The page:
I want to shout out for the networks and associations in our sector; for the invisible infrastructure that keeps us alert to our position in society; but most of all for the people – who one by one, in many and varied ways, and across our brand companies, media channels and agencies, have made a success of the Advertising Association in recent times.
When Angela Knight, former government minister and, at different times, leader of the trade associations for both banking and energy, came to speak at Lead 2016, she alerted us to a risk that all industries face – losing sight of the way that others see them.
Given her experience of two areas that became pretty toxic, it was alarming to hear her suggest that advertising might also find itself sleepwalking to the brink.
You might reasonably think that we have seen the political classes in our two most important anglophone nations do just that in the course of the past year.
Very few people in advertising came out in favour of Brexit, and I suspect an even smaller proportion were Donald Trump supporters. And it is being argued now that in both campaigns, conventional polling, advertising and communication techniques were inadequate to the task when faced with the rise of populism, nationalism and ground-roots protest. That earned social media and a few baseball hats comprised a persuasive counter-culture to media and ad-funded communication channels.
Charles Darwin observed that it is neither the fittest nor the strongest that survives, but the most adaptable. I believe that it is in its capacity to adapt that UK advertising has its greatest and most profound strength.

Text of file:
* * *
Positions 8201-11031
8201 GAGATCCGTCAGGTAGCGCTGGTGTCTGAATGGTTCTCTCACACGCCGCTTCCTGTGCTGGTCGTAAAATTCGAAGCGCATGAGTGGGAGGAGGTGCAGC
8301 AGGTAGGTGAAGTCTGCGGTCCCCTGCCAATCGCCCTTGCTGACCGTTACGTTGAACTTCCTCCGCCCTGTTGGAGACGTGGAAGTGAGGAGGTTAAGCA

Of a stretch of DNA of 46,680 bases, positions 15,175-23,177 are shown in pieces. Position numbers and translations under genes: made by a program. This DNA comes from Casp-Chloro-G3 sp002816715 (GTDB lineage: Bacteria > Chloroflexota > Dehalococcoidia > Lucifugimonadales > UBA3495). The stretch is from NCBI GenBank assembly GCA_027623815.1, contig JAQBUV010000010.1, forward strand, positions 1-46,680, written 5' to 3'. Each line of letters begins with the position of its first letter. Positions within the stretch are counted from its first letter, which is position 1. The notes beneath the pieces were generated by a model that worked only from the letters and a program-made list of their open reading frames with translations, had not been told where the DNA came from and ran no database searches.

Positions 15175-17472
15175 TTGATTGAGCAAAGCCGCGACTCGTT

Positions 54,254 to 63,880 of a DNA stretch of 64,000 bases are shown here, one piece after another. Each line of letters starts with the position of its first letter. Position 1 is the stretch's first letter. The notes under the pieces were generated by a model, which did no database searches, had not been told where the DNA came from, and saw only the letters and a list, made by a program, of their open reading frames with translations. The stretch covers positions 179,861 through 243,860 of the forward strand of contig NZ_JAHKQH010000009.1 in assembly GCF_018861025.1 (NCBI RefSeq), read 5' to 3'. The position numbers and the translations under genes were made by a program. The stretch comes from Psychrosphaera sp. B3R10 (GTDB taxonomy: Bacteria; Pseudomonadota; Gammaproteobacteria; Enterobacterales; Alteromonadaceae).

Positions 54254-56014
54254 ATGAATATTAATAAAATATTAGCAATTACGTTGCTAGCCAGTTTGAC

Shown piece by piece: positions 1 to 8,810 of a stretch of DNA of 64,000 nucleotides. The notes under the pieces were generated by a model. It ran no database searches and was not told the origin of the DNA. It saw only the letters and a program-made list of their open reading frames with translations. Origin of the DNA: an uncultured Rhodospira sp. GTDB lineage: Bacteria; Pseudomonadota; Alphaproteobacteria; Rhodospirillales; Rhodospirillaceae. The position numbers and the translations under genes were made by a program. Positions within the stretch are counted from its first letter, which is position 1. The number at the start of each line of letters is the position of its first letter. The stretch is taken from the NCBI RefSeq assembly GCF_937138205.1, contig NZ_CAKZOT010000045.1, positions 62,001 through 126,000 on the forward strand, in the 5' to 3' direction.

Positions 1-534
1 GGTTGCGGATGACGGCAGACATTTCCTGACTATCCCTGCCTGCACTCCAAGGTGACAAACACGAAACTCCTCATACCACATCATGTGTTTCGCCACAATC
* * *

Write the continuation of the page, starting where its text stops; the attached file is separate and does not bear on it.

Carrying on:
Yet companies themselves cannot adapt. It takes their people to help them do so.
What I have enjoyed most about the past seven years at the Advertising Association has been the serial, almost promiscuous, engagement with practitioners working in all the many different kinds of businesses that make up our rich fabric.
I have discovered the capacity of advertising’s people to co-operate, collaborate, find consensus opinion, shoot sacred cows and strive at all times to stay in touch with the society upon which our whole enterprise depends. We focus on the consumer and understand that she is many other things as well: citizen, commentator, activist, critic.
And when, collectively or individually, we misbehave, there is a very high likelihood that we will be called out. That’s whether we advertise products or services that have the capability to go toxic, or simply do it in a clumsy or ugly way. So we shouldn’t be surprised if ads are blocked, billboards are defaced, the phone is put down or the door is slammed in our face.
The people I’ve been working with absolutely get that. It has been my job to be the cheerleader and the conscience of advertising. But the insights, instinct and motivation for change invariably come from people working on the front line. They’re running the agencies, or managing the brands, or seeking to shape the
environment of the channels or platforms that give people the information and entertainment that advertising so critically funds.
And the way our systems work, through trade associations and voluntarily funded self-regulation, it is those selfsame practitioners, doing the day-to-day job as well as stepping up to lead our institutions (usually in their spare time), who have the ability to drive change across the sector.
I believe we are pretty good at it in the UK. Not perfect because, on all measures, advertising is still robustly criticised by the public as well as the lobby groups. But the leaders in our world understand that our licence to operate depends on seeking out the evidence and being in touch with our responsibilities. They believe in the mantra that we should do no harm.
So, from the departure lounge at the AA, here is a salute to the volunteer practitioner leaders who make a dif-ference to the UK’s advertising sector, its value and its values. You know who you are. As long as you continue personally to adapt, so will your companies and so will our super-structure. And not only will UK advertising survive, it will evolve and continue leading the world.
(This article first appeared on CampaignLive.co.uk)